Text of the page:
The Leander's aircraft was badly damaged on 17 May while being hoisted out for the routine dawn patrol. It was replaced by one from the armed merchant cruiser Manoora which, in company with HMAS Mildura, arrived next day. The Australian ships took away the Royal Australian Air Force unit and the small detachment of Australian troops which had been garrisoning Vila until relieved by the Americans. A number of refugees from the New Hebrides and the Solomon Islands also left in the ships. The Achilles sailed from Vila on 20 May for Suva and Pago Pago.
1 Espiritu Santo was rapidly developed by the Americans into a great forward naval and air base, second only to that at Noumea. The Segond Channel provided an extensive and secure fleet anchorage. Another great naval base, with facilities for large repairs to damaged ships, was established at Havannah harbour, north of Vila, in the island of Efate.
The Leander and destroyer Tucker sailed from Suva on 4 June to meet convoy PW 2076 from San Francisco at a rendezvous about 500 miles east from Samoa. They were joined in the morning of the 7th by the destroyers Cummings and Farragut, and the convoy, escorted by the United States heavy cruiser San Francisco, was sighted about three hours later. It was carrying the American 37th Division for Fiji, where it was to relieve the New Zealanders.
In order to secure the early release of four transports, the President Coolidge and Santa Lucia were to go direct to Fiji and the other ships to Auckland, whence the General Tasker H. Bliss was to proceed to Australia. On completing her first disembarkation at Suva the President Coolidge was to maintain a shuttle service between that port and Auckland until all the 37th Division troops were landed in Fiji.1 Accordingly, while the San Francisco and the destroyer Farragut carried on with the five transports for Auckland, the Leander and the destroyers Cummings and Tucker as Task Group 12.2 escorted the other two to Suva, where they arrived on 10 June. Subsequently the task group escorted the President Coolidge for three voyages from Auckland to Fiji, the ‘lift’ of 37th Division being completed on 13 August.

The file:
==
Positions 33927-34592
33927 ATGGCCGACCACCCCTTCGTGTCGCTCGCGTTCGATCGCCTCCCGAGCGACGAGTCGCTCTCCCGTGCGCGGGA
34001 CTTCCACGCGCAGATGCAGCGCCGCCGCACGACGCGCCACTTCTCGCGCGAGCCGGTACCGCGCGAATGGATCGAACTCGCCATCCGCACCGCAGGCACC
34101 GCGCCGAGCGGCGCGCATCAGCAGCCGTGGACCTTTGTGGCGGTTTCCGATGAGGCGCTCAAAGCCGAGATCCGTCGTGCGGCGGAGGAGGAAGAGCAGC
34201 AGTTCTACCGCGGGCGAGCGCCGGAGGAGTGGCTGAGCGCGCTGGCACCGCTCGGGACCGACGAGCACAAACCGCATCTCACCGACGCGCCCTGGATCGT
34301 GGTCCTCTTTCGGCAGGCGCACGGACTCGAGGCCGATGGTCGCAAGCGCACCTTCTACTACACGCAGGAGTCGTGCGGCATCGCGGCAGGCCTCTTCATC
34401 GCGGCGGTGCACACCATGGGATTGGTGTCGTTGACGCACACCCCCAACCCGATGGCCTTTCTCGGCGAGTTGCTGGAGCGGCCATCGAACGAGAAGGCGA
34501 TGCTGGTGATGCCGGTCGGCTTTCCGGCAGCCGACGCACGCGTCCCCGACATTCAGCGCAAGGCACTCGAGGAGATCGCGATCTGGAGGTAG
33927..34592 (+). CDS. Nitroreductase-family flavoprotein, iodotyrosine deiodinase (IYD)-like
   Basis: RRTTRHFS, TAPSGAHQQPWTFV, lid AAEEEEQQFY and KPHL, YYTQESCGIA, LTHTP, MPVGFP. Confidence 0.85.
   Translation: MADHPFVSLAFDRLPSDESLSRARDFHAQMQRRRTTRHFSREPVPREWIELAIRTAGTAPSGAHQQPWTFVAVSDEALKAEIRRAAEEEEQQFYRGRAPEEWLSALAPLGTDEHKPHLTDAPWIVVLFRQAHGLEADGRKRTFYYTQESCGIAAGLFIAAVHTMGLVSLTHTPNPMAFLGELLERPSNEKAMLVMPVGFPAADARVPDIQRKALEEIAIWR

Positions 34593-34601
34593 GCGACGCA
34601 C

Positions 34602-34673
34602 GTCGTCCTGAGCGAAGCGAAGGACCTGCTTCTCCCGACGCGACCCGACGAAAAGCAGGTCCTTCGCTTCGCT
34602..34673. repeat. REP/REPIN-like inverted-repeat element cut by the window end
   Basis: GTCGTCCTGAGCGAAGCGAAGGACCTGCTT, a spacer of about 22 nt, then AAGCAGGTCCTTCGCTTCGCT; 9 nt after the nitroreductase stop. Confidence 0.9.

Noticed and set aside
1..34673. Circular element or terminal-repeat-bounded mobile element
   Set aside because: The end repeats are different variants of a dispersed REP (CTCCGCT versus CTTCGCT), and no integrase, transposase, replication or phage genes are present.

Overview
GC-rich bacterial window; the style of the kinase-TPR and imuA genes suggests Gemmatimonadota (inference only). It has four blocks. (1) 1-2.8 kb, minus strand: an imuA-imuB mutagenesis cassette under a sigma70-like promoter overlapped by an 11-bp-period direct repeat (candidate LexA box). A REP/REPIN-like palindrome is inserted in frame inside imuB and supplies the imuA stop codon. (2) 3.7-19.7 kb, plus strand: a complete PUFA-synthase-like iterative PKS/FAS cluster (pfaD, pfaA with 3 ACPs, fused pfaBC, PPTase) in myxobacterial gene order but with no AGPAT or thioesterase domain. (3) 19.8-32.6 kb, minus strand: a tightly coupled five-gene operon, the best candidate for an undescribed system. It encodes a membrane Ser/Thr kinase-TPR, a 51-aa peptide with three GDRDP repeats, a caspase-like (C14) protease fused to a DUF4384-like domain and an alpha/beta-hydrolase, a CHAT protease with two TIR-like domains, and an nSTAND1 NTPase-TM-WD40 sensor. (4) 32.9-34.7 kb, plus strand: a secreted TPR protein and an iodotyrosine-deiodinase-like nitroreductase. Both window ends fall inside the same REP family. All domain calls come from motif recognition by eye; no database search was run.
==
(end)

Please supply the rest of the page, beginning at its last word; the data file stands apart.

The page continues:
2 At the beginning of May the political situation in New Caledonia was very disturbed. Rear-Admiral d'Argenlieu had been sent out by General de Gaulle, leader of the Free French movement, as High Commissioner for French Oceania and the popular Governor of New Caledonia, M. Sautot, was under recall to London. A committee of citizens had cabled to de Gaulle requesting him to recall d'Argenlieu instead of Sautot, and there were popular demonstrations in Noumea where a general strike was called. On the orders of d'Argenlieu, Marines entered Sautot's residence and escorted him on board the Chevreuil, together with four members of the citizens' committee who had been arrested. The latter were landed on Walpole Island, off the southern end of New Caledonia, and Sautot was taken to Auckland. In the meantime d'Argenlieu, his chief of staff, and four others had been taken into custody by the militia, but on the intervention of General Patch, United States Army commander, they were released, d'Argenlieu having agreed to the release of the four citizens, who were brought back from Walpole Island by the Chevreuil.